16.346 Astrodynamics

Fall 2008

Diagram of a Venus and Mars double-reconnaissance trajectory.
The first realistic multiple flyby orbit, discovered January 26, 1961 using trial and error.  (Image courtesy of Richard Battin.)

Course Description

This course covers the fundamentals of astrodynamics, focusing on the two-body orbital initial-value and boundary-value problems with applications to space vehicle navigation and guidance for lunar and planetary missions, including both powered flight and midcourse maneuvers. Other topics include celestial mechanics, Kepler's problem, Lambert's problem, orbit determination, multi-body methods, mission planning, and recursive algorithms for space navigation. Selected applications from the Apollo, Space Shuttle, and Mars exploration programs are also discussed.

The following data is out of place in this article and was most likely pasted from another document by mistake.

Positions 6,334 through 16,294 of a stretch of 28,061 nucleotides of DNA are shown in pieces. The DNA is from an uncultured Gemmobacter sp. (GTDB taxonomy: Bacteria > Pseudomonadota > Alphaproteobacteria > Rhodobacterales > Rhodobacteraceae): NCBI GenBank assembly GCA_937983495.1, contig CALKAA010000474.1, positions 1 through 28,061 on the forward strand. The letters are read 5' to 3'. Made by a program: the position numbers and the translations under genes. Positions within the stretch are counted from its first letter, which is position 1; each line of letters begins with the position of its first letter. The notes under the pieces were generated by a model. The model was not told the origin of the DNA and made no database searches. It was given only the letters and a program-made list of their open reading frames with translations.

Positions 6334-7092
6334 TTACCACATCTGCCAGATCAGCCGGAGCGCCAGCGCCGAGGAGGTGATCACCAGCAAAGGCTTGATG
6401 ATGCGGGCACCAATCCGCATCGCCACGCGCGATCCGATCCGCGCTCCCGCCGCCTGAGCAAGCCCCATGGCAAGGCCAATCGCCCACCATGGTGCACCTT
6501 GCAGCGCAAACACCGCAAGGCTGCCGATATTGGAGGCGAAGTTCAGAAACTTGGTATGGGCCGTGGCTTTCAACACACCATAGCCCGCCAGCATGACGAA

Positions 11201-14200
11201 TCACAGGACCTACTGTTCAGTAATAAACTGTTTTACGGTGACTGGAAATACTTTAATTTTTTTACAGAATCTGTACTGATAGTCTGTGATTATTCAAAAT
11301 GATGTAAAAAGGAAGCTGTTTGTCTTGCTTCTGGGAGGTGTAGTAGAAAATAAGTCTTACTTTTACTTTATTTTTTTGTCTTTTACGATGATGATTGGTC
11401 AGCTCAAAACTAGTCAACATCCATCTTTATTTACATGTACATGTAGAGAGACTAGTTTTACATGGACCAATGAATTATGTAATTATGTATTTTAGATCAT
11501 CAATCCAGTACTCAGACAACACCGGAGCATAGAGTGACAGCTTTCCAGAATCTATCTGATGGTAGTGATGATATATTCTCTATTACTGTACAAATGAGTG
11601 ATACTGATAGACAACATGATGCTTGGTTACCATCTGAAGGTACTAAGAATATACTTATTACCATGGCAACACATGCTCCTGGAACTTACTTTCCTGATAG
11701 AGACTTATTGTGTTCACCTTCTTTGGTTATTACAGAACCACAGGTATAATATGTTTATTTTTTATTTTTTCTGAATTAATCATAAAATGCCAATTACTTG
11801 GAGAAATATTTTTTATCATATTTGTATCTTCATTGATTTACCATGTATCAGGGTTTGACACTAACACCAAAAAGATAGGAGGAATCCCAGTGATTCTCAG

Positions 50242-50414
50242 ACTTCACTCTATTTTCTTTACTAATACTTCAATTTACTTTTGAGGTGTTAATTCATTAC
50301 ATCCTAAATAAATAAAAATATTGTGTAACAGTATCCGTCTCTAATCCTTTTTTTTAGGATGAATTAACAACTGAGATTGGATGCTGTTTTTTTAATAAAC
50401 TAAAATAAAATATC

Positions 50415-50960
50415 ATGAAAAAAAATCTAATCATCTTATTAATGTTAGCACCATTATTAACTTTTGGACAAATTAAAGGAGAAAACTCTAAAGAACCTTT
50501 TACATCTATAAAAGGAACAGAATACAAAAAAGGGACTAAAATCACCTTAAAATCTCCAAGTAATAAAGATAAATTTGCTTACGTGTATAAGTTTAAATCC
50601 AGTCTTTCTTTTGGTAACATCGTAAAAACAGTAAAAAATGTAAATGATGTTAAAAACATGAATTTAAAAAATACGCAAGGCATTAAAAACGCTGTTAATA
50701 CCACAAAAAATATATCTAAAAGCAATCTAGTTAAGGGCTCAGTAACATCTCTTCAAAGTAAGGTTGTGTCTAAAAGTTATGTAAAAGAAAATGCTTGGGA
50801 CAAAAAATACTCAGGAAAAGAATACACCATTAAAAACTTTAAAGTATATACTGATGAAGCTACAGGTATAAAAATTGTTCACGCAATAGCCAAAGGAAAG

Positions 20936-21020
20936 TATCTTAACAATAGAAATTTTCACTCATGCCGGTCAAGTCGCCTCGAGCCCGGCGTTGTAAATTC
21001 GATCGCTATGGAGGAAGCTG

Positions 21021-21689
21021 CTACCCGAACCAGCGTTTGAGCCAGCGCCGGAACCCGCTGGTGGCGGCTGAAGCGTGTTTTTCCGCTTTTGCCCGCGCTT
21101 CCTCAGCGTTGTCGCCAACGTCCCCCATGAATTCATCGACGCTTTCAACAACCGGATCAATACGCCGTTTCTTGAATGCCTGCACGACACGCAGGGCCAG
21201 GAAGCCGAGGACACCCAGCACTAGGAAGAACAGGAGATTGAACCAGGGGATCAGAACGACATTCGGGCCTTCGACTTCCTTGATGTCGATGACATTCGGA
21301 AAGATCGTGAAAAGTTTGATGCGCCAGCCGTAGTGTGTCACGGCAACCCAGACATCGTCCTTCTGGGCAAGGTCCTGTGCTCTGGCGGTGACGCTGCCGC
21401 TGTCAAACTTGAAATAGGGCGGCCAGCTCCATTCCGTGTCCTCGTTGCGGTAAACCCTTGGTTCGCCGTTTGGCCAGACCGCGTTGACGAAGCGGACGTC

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Staff

Instructor:
Prof. Richard Battin

Course Meeting Times

Lectures:
3 sessions / week
1 hour / session

Level

Graduate